Ex-Renegades captain Barry Yates' family asks for help

Pan aficionado Barry Yates hugs his wife Radica Dass at their home in Mt Hope. The couple is surrounded by their children and grandchildren. -
Pan aficionado Barry Yates hugs his wife Radica Dass at their home in Mt Hope. The couple is surrounded by their children and grandchildren. -

UNDER normal circumstances, this would have been a glorious time of the year for former BP Renegades captain Barry Yates.

But this year it is just not the same for the pan aficionado – and not just because of the cancellation of Panorama and other physical events as a result of the covid19 pandemic.

Yates, 74, had a stroke a little over a year ago, leaving him paralysed on the left side, and bedridden.

His wife Radica Dass said he also has kidney stones and a swollen prostate. She said although he is in extreme pain, surgery to remove the kidney stone is off the table for now because his doctors at the clinic at the Eric Williams Medical Sciences Complex in Mt Hope said it is risky.

“They said there is a 50/50 chance that he could die on the table,” because he has seizures and might have one under anaesthetic.

“They advised me to take him home for home care.”

Former BP Renegades captain Barry Yates, at back, left, with some of his students in better days.
Photos courtesy Latchmi Yates -

She said last year’s major stroke was the fourth he has suffered so far, and it has left him somewhat incoherent.

“Sometimes he knows what’s going on and sometimes he doesn’t. A lot is going on with Barry and I can’t leave him to die just so.”

She is considering getting a second opinion and having the surgery done at a private institution.

Yates is a founding member of Pan Trinbago and the founder of Pan Development Unlimited, a programme that taught children to make and play tenor pans and which he ran for over 40 years.

Their eldest son, Akash, has been paralysed from the neck down since a fall some years ago, and Dass also has to take care of him. She said it has become overwhelming, financially and otherwise, and is asking for some assistance with her husband’s medical bills.

“Right now I need some help, because we are living on my husband’s pension and my son’s disability grant. Three of us live alone. A woman comes in and charges $4,000 a month to help take care of them because it’s too much for me.”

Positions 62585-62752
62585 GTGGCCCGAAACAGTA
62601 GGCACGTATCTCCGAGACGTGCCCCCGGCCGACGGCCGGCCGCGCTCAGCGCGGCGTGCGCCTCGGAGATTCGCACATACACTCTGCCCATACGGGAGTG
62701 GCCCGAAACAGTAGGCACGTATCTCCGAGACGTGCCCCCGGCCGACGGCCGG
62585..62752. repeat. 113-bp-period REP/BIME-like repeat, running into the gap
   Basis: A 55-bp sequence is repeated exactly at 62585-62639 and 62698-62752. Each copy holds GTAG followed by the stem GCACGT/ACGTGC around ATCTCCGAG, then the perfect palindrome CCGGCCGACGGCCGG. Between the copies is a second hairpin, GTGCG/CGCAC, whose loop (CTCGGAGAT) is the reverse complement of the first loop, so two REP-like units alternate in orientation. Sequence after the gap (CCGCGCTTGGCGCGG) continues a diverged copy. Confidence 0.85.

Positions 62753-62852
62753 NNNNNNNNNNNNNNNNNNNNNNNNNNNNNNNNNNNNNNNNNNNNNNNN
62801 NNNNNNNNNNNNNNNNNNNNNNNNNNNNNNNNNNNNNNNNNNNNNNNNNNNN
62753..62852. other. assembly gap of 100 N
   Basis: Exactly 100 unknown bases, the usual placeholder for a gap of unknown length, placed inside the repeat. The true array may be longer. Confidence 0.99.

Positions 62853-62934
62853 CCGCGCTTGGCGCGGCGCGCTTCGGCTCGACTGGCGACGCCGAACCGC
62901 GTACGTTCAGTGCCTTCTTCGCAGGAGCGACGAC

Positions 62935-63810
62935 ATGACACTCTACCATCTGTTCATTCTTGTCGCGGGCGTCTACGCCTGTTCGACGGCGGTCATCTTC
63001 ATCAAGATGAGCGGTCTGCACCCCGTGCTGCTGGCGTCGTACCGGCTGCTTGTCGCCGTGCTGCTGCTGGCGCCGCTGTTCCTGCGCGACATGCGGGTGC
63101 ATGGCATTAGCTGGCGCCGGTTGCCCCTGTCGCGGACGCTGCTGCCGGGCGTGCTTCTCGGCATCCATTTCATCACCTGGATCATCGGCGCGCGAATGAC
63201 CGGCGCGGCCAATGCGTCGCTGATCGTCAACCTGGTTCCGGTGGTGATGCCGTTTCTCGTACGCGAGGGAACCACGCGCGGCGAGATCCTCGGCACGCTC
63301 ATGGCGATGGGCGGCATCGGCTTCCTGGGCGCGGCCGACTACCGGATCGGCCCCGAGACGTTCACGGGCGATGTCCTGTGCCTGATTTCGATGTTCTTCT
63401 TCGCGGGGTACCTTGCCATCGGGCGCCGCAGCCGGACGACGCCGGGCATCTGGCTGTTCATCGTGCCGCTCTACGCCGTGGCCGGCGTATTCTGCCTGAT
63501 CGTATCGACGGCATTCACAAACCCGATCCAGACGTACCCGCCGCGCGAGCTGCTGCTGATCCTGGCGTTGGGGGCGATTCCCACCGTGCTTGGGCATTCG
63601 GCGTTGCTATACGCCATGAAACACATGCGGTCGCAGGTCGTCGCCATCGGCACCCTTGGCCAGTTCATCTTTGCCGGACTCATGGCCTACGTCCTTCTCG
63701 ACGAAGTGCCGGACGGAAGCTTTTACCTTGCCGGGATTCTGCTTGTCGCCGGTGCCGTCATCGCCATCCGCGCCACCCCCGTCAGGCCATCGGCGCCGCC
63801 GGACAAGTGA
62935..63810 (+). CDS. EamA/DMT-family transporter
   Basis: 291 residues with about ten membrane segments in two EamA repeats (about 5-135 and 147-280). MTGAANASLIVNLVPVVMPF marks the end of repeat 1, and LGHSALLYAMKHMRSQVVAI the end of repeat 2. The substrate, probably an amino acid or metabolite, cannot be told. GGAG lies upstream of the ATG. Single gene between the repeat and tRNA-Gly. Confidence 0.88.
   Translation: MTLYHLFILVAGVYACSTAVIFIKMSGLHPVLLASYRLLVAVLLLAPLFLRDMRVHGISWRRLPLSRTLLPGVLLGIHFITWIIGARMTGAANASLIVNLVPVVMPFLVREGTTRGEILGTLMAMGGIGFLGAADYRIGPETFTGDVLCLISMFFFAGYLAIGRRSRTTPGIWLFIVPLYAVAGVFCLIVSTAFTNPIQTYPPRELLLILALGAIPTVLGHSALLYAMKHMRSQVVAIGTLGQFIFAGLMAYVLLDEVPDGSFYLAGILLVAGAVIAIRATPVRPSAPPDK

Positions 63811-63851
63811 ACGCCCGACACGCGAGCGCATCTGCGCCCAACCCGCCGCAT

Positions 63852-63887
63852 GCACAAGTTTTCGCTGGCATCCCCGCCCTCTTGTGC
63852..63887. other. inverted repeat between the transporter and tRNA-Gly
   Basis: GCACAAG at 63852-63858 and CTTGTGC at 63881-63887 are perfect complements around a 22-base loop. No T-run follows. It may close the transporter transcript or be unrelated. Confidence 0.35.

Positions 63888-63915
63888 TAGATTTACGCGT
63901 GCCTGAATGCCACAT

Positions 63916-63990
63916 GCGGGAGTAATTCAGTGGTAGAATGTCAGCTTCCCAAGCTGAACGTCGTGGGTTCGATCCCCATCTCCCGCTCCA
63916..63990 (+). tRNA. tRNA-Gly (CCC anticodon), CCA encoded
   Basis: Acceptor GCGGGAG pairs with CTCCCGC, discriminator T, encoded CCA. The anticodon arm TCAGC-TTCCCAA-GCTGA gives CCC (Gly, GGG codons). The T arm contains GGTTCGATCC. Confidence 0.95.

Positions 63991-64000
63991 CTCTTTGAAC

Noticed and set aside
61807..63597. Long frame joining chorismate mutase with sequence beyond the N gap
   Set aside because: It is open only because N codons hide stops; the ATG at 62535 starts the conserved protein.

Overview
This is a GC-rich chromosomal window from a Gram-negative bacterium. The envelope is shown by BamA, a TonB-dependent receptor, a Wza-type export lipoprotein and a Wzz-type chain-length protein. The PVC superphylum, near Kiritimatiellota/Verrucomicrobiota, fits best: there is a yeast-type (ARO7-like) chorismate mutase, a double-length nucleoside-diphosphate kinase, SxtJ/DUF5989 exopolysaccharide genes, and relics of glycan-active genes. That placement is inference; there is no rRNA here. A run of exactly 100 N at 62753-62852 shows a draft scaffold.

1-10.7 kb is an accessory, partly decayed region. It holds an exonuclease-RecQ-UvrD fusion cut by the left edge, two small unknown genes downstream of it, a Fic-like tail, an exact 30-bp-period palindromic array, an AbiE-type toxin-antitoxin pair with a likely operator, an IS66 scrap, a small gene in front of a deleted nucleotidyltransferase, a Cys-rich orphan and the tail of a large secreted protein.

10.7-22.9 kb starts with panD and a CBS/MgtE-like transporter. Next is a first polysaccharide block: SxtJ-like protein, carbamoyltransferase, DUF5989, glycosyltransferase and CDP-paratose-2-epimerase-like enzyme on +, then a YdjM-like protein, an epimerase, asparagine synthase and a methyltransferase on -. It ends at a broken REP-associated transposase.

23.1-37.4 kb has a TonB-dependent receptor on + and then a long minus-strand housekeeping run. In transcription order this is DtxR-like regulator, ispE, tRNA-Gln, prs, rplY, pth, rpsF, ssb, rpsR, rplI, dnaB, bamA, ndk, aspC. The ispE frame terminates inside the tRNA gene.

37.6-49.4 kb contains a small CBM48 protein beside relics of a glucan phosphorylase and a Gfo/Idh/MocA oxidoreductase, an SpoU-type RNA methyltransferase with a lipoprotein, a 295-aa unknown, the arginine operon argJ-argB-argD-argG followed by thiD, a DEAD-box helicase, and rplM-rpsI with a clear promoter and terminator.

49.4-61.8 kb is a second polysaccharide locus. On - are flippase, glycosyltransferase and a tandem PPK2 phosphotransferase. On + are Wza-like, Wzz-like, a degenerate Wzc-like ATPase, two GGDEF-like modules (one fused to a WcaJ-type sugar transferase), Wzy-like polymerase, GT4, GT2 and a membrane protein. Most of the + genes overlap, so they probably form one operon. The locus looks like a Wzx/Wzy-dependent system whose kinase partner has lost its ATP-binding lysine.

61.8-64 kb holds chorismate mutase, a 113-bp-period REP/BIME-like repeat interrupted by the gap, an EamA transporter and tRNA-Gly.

She said every time she has to take him from their home in Mt Hope to his clinic appointments at the hospital she has to hire a taxi – an additional expense.

Founding member of Pan Trinbago Barry Yates, left, proudly stands with two of his pan students. -

Dass said they have three other children – Anas, Andy and Latchmi. Anas was diagnosed with lupus about ten years ago and Andy was in an accident eight years ago and has medical issues of his own. She said her daughter helps as much as she can.

She had contacted a member of Pan Trinbago asking for assistance and was told the organisation was working on a “medical package.”

“What we eventually got was a hamper with some diapers, Ensure and a few other things. He said he would speak to the president and call me back. I haven’t heard anything yet.”

When Newsday contacted Pan Trinbago president Beverley Ramsey-Moore on February 9, she said she had received the application from Yates’ family asking for assistance.

“Of course we will be assisting. We received an application and we are already working on it. We take care of our members. I will talk to the family to find out what is their immediate needs. I’m sure by next week we will be able to address the application that is inside.”

President of BP Renegades Colin Greaves said the band is committed to helping the family.

“I spoke to Radica and she is still unsure as to how much it would cost to see a specialist and have the surgery done, if it is at all possible.

"But we are committed financially to helping out. Barry played four cello with us for so many years, and the players too have indicated they will be stepping in to assist.”

He said the band is also actively working on savings and health plans for its members.

“We’re talking about an over-70-years history, during which the band has helped a lot of members. We’ve been actively trying to figure out a sustainable model through which we can assist members.

Latchmi told Newsday her father gave so much of his life to the national instrument that it is disheartening to see that he has to struggle now that he is in need.

“He was self-employed for the majority of his life, making and shipping pans. He played with Renegades for over 30 years. If you come to the house you will see, in every room there is something relating to the pan. My father is a pan pioneer.”

Barry Yates, founding member of Pan Trinbago and the founder of Pan Development Unlimited, a programme that taught children to make and play pans, at right, dedicated most of his life to the development of the national instrument. -

Latchmi said there is only one time she can recall when her father temporarily stepped away from his beloved instrument.

“It would have been around 2000, he stopped playing pan for eight years just to make sure he was there for me during my secondary school years.

"Then he went right back.”

The two women are hoping a second opinion on the surgical option will be positive. because they want at least to help ease his pain. “We are discussing it. Basically they are just giving him painkillers at the hospital and we are at a loss as to what to do. Every time we go to the clinic in Mt Hope we get a broken heart.

We are grasping at straws here. The options they gave us was do the surgery and die or go home and die at home.”

Anyone wishing to assist the family with Barry Yates’ medical expenses can call 367-0734


"Ex-Renegades captain Barry Yates’ family asks for help"

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